Rain dance has been perfected

2015-12-15 06:00
From left: Anne Power, Mila de Biaggi, Steven van Wyk, Grant Almirall and Thalia Burt in a scene from Singin’ in the Rain. PHOTO: Hagen Hopkins

From left: Anne Power, Mila de Biaggi, Steven van Wyk, Grant Almirall and Thalia Burt in a scene from Singin’ in the Rain. PHOTO: Hagen Hopkins

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A group of local performers are among those currently bringing the iconic Singin’ in the Rain to life on the Artscape stage.

Although the story was made famous by Gene Kelly and Debbie Reynolds in the 1952 MGM movie, Singin’ in the Rain is set in 1927 and follows the first Hollywood musical, when movies moved from a silent realm and found their voice.

Camps Bay’s Anton Luitingh is the production’s resident director and says: “I have loved working on this production, because whilst the show deals with a specific time in Hollywood history, and is clearly a period piece, there is still much that is relevant to our industry today.”

At its heart though, Anton says, Singin’ in the Rain is a love story. He describes it as “a feel-good musical about delirious happiness, a homage to the movies, the chemistry between friends and a celebration of the joys of life.”

Mila de Biaggi from Bantry Bay plays the Broadway Ballet Girl. Originally played by Cyd Charisse, the sexy, sassy character appears in one of the production’s more iconic scenes when the character Cosmo is trying to “sell” his ideas.

“Cyd Charisse was the top dancer in her day,” Mila says, adding that she used Cyd as a mentor and guide, but understands the importance of making the character her own.

“I believe a top priority of mine is keeping the role of the character and the story as real as possible.”

Cosmo, a character who heads to Hollywood almost on the coat tails of his best friend, Don Lockwood, a star of the silent movie era, is brought to life by Cape Town’s Steven van Wyk.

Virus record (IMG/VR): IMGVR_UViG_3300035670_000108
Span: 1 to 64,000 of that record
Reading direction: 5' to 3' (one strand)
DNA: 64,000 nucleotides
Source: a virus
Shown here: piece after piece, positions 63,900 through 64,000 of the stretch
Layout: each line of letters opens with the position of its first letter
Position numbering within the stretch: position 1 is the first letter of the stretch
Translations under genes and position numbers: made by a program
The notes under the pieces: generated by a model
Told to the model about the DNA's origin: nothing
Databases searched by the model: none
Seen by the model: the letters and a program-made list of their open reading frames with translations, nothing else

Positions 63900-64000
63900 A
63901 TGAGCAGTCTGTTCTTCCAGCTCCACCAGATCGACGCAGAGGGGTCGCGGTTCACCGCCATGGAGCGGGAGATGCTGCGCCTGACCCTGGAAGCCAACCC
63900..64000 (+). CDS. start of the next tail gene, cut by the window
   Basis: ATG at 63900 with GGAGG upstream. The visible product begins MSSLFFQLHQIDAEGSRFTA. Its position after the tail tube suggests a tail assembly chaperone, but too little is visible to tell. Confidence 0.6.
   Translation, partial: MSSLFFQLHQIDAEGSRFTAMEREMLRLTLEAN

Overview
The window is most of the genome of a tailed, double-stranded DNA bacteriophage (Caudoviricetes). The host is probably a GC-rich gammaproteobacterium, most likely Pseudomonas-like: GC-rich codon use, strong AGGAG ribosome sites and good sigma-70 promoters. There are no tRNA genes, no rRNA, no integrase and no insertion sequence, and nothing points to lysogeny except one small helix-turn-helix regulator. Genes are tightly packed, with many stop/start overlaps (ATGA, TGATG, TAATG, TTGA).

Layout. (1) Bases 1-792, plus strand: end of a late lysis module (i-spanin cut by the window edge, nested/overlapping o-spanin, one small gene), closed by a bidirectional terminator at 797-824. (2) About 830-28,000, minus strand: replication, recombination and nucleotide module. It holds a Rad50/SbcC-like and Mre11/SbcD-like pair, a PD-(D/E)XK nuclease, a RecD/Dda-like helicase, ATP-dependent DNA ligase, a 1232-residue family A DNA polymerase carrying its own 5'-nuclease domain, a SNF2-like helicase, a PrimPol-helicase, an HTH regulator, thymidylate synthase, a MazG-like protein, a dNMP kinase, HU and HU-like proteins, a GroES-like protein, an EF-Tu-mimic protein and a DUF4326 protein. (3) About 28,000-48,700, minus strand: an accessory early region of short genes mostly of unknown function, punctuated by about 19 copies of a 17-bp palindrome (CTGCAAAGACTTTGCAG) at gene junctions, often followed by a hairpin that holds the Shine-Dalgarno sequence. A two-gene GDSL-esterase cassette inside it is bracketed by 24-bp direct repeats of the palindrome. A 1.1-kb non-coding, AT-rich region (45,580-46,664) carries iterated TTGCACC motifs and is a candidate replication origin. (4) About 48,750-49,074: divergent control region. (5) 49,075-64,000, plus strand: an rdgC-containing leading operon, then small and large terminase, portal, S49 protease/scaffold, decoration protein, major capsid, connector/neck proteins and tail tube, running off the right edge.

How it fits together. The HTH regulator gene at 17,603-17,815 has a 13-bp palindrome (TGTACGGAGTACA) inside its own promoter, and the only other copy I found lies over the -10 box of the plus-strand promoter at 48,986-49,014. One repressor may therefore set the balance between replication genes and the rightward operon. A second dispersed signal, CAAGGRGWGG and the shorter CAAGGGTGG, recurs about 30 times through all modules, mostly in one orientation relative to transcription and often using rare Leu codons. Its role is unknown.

“Cosmo Brown is a character I grew up with, having watched the film since childhood with near religious reverence,” Steven says. “Although he comes across as the court jester, I think deep down he knows he’s really the brains of the operation with Don.”

Steven tried to make the character his own by finding common ground, which it turns out was easy for him, as he relates to Cosmo on many levels.

Another local in the cast is Camps Bay’s Duane Alexander. He is also the alternate Don Lockwood.

“It’s a great pleasure and lots of fun to play this iconic role,” he says, adding that it comes with its own challenges, like the pressure of living up to Gene Kelly’s version of the role.

“I just try to be as honest, warm and sincere as possible and hope that it brings some balance to the other vivid characters in the show.”

Many of the cast members have toured internationally before bringing Singin’ in the Rain to Cape Town.

Steven says audiences responded differently to each of the characters in different parts of the world. “It was fascinating how audiences responded differently in the various cities.”

A special memory for him is performing the show alongside sign-language interpreters at a show for the hearing impaired in New Zealand. “The amount of research and rehearsal that went into what they did really moved me.”

“We even got some fans from previous shows who flew all the way to Hong Kong to see us perform,” Mila points out, adding that many fans spoiled them with gifts or showed them their cities.

While being showered with rain in the production comes part and parcel when being involved with Singin’ in the Rain, Duane says: “We have a super team of technicians and crew on this production so there have been very few technical hiccups, but the water and rain element does add a whole new dimension and causes some crazy mishaps.”

That being said, Anton says they’ve had lots of time to “polish the show to perfection overseas”. “Cape Town audiences are in for a massive treat!”

“This show is beautiful – the music, the set, the lighting, the performers and, of course, having rain on stage is magical,” Mila adds. V Singin’ in the Rain will be at the Artscape Opera House until Sunday 10 January and tickets are available at Computicket. The first three rows of the stalls (A to C) are designated as the “splash zone” where there is a strong chance of a shower.

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